If you could have dinner with any three people in history, who would you invite? What wine would you serve each of them?

Toughest question of them all.  The prophet Mohammed, Buddha and Jesus Christ. Think what a fascinating conversation that would be. I don’t think any of them are big drinkers, but I would tempt them with some Krug Rosé, a mag of ’96 Leflaive Montrachet, a ’90 Jayer “Cros Parantoux” and ’88 Rouseau Clos de Beze to go with our vegetarian feast.  Then some Racer 5 IPA’s late into the night. 



Tuesday
Feb092010

Trey's Blog: 2007 Domaine de la Romanée-Conti (DRC)

The 2007 DRC Line-Up...There is something quite nice about being handed a glass of Champagne at 8:30 in the morning. It really helps get the palate going and wakes up the senses (at least for a little while). That’s how I started my day on Monday (February 8th) at the Pennisula Hotel in Beverly Hills when Aubert de Villaine was in town to present the 2007 vintage of Domaine de la Romanée-Conti. I have been to several of these tastings and I have to admit, for me it is a nice change of pace. Literally. Usually I run though wines quickly, trying to get as much as I can out of them in as little time as possible. At this tasting, the seven wines were tasted side-by-side, and slowly over the course of an hour, with Mr. Villaine discussing the characteristics of the vintage and each wine in detail. Rather than drinking to decide whether we would take our allocation—that is kind of a given—the tasting gave me an overall impression of these wines and of the vintage in Burgundy as a whole.

The 2007s showed exceptionally well. It is a forward, elegant vintage that should not be described as “classic;” that term seems to be used for harder, more rustic wines such as 1996. The wines will show well upon release and should develop nicely over the next 10-15 years. Picking began on September 1st—very early. Usually when a harvest begins this early the wines are very high in alcohol, as in 2003. Monsieur Villaine said he had never seen a vintage picked so early where the wines showed so much elegance. Alcohol levels all remain in the 12.5 -13% range. This is partially because the flowering started in the extremely warm month of April. The most successful wines in 2007 will be the wines where winemakers recognized the elegance of the vintage and did not try to over-extract.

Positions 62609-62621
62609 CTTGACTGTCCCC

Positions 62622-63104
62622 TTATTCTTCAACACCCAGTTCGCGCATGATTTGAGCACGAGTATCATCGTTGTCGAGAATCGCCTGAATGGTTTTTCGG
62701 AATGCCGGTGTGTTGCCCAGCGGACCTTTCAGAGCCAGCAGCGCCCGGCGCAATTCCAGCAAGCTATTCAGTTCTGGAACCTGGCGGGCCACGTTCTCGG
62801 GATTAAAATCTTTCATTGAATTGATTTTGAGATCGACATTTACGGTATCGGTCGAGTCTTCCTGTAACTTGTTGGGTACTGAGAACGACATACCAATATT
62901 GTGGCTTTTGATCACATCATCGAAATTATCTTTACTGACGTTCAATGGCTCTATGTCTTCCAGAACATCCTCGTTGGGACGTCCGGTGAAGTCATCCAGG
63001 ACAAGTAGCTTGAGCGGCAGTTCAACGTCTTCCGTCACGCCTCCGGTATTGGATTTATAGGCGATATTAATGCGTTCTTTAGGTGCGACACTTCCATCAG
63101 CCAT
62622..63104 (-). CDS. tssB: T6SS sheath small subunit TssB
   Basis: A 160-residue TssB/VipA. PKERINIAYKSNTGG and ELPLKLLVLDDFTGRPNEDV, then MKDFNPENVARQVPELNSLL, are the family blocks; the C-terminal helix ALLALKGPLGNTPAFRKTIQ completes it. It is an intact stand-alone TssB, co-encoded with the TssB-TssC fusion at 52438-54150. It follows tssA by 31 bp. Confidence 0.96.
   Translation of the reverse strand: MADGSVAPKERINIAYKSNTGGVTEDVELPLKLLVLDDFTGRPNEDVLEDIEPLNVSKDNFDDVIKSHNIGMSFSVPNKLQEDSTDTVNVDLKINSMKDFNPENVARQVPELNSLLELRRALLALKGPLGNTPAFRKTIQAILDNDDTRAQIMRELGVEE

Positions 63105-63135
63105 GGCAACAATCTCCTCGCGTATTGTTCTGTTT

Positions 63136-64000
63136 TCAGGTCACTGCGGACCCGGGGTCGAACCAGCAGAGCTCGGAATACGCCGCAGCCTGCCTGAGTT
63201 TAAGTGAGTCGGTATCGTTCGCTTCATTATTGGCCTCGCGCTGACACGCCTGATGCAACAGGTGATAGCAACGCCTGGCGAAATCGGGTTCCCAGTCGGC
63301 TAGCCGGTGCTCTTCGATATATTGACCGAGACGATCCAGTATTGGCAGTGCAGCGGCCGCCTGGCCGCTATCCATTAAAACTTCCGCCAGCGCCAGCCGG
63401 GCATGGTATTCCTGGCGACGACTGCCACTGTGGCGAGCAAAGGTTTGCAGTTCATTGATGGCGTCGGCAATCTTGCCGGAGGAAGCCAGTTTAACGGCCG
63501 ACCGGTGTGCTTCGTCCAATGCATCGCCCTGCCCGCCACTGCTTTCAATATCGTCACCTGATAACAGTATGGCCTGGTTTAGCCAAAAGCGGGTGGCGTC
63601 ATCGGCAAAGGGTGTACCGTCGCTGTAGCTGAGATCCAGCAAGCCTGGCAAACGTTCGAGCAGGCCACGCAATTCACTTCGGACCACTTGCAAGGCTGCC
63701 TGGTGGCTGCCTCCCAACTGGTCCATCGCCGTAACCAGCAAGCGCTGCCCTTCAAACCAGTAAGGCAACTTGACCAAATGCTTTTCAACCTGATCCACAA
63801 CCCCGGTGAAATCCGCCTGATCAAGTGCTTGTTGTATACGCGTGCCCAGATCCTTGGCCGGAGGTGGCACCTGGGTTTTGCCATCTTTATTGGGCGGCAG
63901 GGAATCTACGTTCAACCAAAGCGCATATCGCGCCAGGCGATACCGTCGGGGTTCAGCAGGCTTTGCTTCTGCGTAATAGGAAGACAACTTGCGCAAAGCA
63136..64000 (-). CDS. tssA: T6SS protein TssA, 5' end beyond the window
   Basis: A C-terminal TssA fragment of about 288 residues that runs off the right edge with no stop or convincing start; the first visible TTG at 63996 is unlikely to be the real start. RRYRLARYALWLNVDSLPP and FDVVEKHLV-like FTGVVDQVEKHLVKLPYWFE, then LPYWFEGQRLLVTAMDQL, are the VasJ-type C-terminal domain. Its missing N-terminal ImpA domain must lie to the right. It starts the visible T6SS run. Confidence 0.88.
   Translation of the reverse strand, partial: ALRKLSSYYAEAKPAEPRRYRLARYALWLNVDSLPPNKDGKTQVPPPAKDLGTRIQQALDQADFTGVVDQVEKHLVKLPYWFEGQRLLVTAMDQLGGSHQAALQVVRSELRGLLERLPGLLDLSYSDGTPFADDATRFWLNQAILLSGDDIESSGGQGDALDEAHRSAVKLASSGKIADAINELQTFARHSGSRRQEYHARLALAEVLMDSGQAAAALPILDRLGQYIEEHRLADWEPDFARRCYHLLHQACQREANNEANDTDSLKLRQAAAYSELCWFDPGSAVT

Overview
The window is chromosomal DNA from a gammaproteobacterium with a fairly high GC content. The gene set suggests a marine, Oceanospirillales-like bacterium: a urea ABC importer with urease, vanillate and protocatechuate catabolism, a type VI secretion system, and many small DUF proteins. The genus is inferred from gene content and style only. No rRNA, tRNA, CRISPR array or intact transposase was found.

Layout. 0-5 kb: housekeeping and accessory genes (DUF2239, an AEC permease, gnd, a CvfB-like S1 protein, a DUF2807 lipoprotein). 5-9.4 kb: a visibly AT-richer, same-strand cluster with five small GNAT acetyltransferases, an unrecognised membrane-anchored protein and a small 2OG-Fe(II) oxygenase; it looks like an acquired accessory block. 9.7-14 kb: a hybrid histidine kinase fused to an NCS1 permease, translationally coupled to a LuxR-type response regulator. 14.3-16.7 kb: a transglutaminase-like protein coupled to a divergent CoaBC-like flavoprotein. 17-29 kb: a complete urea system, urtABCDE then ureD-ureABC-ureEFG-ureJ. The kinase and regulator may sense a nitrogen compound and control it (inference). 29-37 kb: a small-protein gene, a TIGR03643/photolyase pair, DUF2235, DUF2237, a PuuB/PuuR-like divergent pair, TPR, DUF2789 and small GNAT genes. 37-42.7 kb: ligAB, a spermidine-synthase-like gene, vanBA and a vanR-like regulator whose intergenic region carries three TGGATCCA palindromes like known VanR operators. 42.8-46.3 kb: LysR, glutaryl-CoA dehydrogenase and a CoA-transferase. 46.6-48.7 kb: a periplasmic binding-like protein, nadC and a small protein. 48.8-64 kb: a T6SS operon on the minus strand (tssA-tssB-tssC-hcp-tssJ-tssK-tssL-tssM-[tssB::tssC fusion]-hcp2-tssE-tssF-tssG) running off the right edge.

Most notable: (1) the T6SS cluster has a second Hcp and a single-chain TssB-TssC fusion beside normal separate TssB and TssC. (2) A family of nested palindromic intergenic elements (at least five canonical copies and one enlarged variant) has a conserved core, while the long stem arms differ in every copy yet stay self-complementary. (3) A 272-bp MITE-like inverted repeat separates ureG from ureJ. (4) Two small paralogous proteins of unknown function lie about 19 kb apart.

2007 DRC “Echezeaux” – Seemed a bit disjointed; a bit closed; this is a very good wine, but it has yet to come together.

2007 DRC “Grands Echezeaux” – More together than the first wine; silky fruit in the mid-palate but a bit short on the finish. Wonderful aromas.

2007 DRC “Romanée St-Vivant” – Bright red fruits, spicy, very delicate and sweet. Straightforward and balanced. Lovely wine.

2007 DRC “Richebourg” – Exotic nose, fresh, bright, silky texture, tons of sweet red fruits, spice and a hint of sweet herbs on the finish, which should develop with bottle age. Always one of my favorites.

2007 DRC “La Tache” – The La Tache is always my favorite of the bunch. Much more powerful and darker then the rest, this wine shows hints of tobacco, spice, earthy undertones and exceptional concentration. If I was to buy one wine to drink within 10 years this would be it.

2007 DRC “Romanée-Conti” – A more difficult wine to understand young. Delicate, sweet and slightly green, this wine is the most complex of the bunch. It is elegant and understated. Mr. Villaine says that that green characteristic is usually present when young, but with age those flavors develop into the wine. He says that when the La Tache is at its best, this wine will just be beginning to show its potential.

2007 DRC “Montrachet” – Hard not to love this wine young! Layered, creamy and concentrated, it has wonderful acidity and focus. It will age very well. Very different from the 2003, which was a fatter, richer style.

Mr. Villaine did talk a bit about the upcoming Corton project from vines they have recently acquired. The first vintage will be 2009, though he is still not sure if the wines will fall into the Romanée-Conti label or not. Still too early to tell; the quality of the wine will determine that. As for the progress, he is very happy.

Trey Beffa